Former Chief Justice of the High Court of Australia
Robert French was appointed Chief Justice of the High Court of Australia on 1 September 2008 and retired from that office on 29 January 2017.
He is a graduate of the University of Western Australia in science and law. He was admitted in 1972 and practised as a barrister and solicitor in Western Australia until 1983 when he went to the Independent Bar. He was appointed a Judge of the Federal Court of Australia in November 1986, an office he held until his appointment as Chief Justice on 1 September 2008. From 1994 to 1998 he was the President of the National Native Title Tribunal.
In 2010, he was made a Companion in the Order of Australia and a Fellow of the Academy of Social Sciences in Australia. He is a Founding Fellow of the Australian Academy of Law, a member of the American Law Institute, and an Honorary Life Member of the Australasian Law Teachers Association, the Australasian Institute of Judicial Administration, the Australian Bar Association and the West Australian Bar Association.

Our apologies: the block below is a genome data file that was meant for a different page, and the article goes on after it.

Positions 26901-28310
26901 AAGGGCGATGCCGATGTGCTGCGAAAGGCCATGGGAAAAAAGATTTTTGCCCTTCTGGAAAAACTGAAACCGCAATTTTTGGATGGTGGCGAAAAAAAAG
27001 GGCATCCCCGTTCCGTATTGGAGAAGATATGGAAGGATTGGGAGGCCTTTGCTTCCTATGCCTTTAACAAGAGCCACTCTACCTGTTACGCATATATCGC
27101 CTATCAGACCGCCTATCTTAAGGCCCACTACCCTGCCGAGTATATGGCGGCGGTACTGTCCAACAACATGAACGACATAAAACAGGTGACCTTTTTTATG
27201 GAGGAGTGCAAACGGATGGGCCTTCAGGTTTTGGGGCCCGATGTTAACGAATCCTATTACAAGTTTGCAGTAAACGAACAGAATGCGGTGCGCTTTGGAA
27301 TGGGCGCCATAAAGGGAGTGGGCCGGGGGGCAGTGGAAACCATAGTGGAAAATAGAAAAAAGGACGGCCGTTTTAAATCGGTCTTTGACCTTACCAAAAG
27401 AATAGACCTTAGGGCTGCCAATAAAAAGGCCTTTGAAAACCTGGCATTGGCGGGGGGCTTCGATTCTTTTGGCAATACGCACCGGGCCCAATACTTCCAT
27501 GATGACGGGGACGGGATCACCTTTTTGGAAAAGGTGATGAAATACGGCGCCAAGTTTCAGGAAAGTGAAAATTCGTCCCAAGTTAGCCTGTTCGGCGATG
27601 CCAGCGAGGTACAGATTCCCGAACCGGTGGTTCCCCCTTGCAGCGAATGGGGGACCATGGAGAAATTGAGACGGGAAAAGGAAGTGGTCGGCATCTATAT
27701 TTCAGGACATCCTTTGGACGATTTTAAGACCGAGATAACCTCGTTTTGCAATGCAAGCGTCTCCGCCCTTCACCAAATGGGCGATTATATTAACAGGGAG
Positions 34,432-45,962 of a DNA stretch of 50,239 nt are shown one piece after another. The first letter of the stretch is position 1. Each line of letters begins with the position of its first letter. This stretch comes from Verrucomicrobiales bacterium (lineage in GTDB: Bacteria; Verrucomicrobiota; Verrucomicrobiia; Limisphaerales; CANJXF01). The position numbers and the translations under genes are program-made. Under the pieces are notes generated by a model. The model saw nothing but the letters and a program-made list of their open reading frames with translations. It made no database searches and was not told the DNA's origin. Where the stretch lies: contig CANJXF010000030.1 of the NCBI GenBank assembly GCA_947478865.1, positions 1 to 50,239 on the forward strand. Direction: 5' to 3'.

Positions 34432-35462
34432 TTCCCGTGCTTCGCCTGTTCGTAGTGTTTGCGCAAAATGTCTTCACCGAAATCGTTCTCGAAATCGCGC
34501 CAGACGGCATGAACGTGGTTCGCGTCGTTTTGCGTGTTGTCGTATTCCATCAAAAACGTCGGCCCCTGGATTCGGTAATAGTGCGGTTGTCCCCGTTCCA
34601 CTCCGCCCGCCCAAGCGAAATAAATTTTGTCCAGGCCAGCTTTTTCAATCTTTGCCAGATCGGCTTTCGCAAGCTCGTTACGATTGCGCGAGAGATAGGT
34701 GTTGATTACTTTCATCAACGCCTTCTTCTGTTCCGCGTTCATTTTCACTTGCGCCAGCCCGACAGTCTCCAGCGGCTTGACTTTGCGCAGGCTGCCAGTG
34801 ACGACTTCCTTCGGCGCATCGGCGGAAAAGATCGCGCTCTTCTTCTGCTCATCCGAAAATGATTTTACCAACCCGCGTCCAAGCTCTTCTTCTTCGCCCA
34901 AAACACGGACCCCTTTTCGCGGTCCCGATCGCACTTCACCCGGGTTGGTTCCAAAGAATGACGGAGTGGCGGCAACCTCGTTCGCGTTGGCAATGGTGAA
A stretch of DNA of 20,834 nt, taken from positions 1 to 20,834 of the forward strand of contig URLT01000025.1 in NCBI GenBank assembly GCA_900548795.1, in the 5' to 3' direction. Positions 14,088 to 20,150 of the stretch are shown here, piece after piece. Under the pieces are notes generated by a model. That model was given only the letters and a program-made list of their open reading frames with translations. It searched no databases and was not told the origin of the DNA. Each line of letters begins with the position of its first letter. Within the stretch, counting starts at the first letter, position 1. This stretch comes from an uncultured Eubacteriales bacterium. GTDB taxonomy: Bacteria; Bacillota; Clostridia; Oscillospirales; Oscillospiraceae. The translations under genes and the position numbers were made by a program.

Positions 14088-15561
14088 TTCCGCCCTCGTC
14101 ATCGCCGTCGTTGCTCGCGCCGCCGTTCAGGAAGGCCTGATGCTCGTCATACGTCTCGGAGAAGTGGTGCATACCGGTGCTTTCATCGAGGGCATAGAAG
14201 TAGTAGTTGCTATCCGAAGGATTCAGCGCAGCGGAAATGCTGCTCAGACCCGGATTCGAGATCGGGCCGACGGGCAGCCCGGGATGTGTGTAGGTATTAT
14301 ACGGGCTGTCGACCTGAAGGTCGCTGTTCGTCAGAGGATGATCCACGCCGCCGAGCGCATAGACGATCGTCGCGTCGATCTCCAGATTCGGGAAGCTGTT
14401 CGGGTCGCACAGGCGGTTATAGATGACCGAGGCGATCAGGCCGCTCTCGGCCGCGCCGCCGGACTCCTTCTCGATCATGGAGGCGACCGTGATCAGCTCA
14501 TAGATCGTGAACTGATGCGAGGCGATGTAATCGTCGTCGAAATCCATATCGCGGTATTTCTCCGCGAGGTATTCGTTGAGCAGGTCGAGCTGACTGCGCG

Mr French was appointed as a Non-Permanent Justice of the Hong Kong Court of Final Appeal in May 2017.
Since August 2016 he has been an Adjunct Professor at the Law School at the University of Western Australia, a Distinguished Honorary Professor at the Australian National University since October 2016 and from 2017 an Adjunct Professor at Monash University Law School.
Mr French is a Board member of the Graham (Polly) Farmer Foundation. He is a member of the Committee on International Freedom of Scientists of the American Physical Society.
Professor Genevieve Bell
Director of the 3A Institute and Professor, Australian National Univeristy
Professor Bell is the Director of the 3A Institute, Florence Violet McKenzie Chair, and a Distinguished Professor at the Australian National University (ANU) as well as a Vice President and Senior Fellow at Intel Corporation. Prof Bell is a cultural anthropologist, technologist and futurist best known for her work at the intersection of cultural practice and technology development.